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NOAA: Hawaiian monk seal population remained steady at just above 1,400 in 2019

  • COURTESY OF NOAA FISHERIES
                                Field researchers surveying seals at French Frigate Shoals. Photo courtesy NOAA Fisheries.

    COURTESY OF NOAA FISHERIES

    Field researchers surveying seals at French Frigate Shoals. Photo courtesy NOAA Fisheries.

  • COURTESY OF NOAA FISHERIES / 2019
                                Pups interacting at Pearl and Hermes Reef.

    COURTESY OF NOAA FISHERIES / 2019

    Pups interacting at Pearl and Hermes Reef.

  • COURTESY OF BARBARA BILLAND
                                A Hawaiian monk seal basks on a beach on Oahu.

    COURTESY OF BARBARA BILLAND

    A Hawaiian monk seal basks on a beach on Oahu.

Federal officials had good news regarding critically endangered Hawaiian monk seals — the population in Hawaii appears to be holding steady due to recovery efforts.

The National Oceanic and Atmospheric Administration reported this month that the monk seal population in 2019 was about the same as in 2018, with slightly more than 1,400 seals, with approximately 1,100 in the Northwestern Hawaiian isles and 300 in the main Hawaiian isles.

“The 2019 results provide strong evidence that the number of seals in this region has been growing since at least 2013,” said NOAA Fishers. “Despite these positive signs, we must work to mitigate many human-associated threats to the main Hawaiian Islands monk seal population. These include Toxoplasma, fisheries interactions, and intentional killings.”

According to NOAA, a record high of 48 pups was born in the main Hawaiian isles last year, marking a particularly good reproductive year.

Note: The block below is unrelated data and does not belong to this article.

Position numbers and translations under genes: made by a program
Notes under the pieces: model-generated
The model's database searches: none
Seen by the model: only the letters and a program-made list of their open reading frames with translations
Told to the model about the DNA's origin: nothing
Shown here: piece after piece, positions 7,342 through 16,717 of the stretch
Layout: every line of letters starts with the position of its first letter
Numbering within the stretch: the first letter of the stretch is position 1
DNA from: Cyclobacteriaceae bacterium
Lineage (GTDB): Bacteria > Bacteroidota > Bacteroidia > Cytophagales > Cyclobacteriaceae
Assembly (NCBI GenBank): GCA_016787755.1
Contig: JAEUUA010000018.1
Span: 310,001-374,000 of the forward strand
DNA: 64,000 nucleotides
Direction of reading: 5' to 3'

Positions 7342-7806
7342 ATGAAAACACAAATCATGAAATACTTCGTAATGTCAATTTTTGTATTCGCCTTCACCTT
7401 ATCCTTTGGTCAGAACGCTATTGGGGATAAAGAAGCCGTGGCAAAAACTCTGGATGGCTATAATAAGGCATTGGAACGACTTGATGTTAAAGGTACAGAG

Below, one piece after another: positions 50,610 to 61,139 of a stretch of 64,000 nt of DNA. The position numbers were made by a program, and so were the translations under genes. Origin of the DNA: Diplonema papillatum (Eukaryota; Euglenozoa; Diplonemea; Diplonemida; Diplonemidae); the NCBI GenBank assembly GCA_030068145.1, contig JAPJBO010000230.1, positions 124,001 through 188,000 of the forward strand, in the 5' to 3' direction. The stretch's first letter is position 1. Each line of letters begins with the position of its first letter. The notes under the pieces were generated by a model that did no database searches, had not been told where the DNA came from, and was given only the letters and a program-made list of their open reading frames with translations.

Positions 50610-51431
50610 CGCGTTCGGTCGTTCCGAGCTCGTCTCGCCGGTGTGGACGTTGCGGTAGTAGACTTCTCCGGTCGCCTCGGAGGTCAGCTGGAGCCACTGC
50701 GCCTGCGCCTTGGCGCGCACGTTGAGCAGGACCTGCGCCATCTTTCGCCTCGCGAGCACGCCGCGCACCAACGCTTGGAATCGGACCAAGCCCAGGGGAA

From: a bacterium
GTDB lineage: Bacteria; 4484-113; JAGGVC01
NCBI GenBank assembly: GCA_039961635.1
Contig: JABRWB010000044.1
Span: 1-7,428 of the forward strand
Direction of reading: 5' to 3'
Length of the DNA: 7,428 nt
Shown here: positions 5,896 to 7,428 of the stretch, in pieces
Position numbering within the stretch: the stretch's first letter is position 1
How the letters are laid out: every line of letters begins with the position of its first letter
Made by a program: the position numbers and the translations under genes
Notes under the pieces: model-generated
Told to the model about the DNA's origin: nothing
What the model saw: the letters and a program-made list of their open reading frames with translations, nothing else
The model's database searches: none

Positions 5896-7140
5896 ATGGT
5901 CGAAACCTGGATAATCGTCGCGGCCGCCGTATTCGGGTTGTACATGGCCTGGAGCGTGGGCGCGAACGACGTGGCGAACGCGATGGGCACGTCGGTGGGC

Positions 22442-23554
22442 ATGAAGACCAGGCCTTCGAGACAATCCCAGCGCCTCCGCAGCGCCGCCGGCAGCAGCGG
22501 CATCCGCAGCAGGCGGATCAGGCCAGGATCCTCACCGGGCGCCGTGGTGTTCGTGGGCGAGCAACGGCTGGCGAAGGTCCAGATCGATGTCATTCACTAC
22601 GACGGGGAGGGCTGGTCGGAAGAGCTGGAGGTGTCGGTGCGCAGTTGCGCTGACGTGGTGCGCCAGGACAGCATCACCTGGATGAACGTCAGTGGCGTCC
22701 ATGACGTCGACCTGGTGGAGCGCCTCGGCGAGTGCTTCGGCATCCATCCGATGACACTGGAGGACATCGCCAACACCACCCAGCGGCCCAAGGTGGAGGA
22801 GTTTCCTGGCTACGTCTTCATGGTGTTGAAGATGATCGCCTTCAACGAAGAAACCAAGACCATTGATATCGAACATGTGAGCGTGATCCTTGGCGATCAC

Interventions are also paying off.

Just last week, NOAA and The Marine Mammal Center successfully released RA20, one of a handful of seals that spends the majority of their time on Hawaii island, at Ooma Beach Park.

RA20 is an adult female monk seal, and mother to the last two pups born on Hawaii island. She is regularly seen near the Fairmont Orchid, but on Feb. 29 was displaying abnormal behavior that continued for several days.

A team rescued RA20 and brought her to TMMC’s Ke Kai Ola, a monk seal hospital in Kona, where veterinarians determined she had a bacterial infection. Upon further exam, veterinarians also suspected she may have recently lost a pregnancy.

Despite the good news in seal count, the report also found that fewer juvenile monk seals have survived at several of the Northwestern Hawaiian Islands sites than in past years. On Oahu’s North Shore, drowning in fishing nets was the most likely cause of death for three juvenile seals in 2019.

Last year, two important seal pupping islets at French Frigate Shoals reappeared after being inundated or washed away by Hurricane Walaka in 2018, but still offer a limited area for seal pupping. Researchers translocated pups from the area to safer havens on higher ground.

In 2019, NOAA worked with partners to mitigate threats to monk seals with the following actions:

>> Disentangled marine debris from 12 seals in the NWHI, and two seals in the main Hawaiian isles.

>> Rescued five seals from entrapment or drowning in the human-made sea wall at Tern Island and French Frigate Shoals.

>> Removed fish hooks from 21 seals in the main Hawaiian Islands.

>> Sent six undersized seals — four from the NWHI, and two from the main isles – to Ke Kai Ola.

>> Translocated 14 pups from areas of high shark predation and nine seals from male seal aggression within atolls in the Northwestern Hawaiian Islands.

>> Vaccinated seals against morbillivirus and treated infections with antibiotics.

>> Reunited moms and pups that had become separated.

Ke Kai Ola in Kona continues to care of Pohaku, or RO28, a female seal recovering from toxoplasmosis, a parasitic disease spread through cat feces, as well as four seal pups rescued from Pearl and Hermes Atoll and Lisisanski Island last year.

Seal sightings and seals in distress can be reported to NOAA’s statewide hotline at 888-256-9840.

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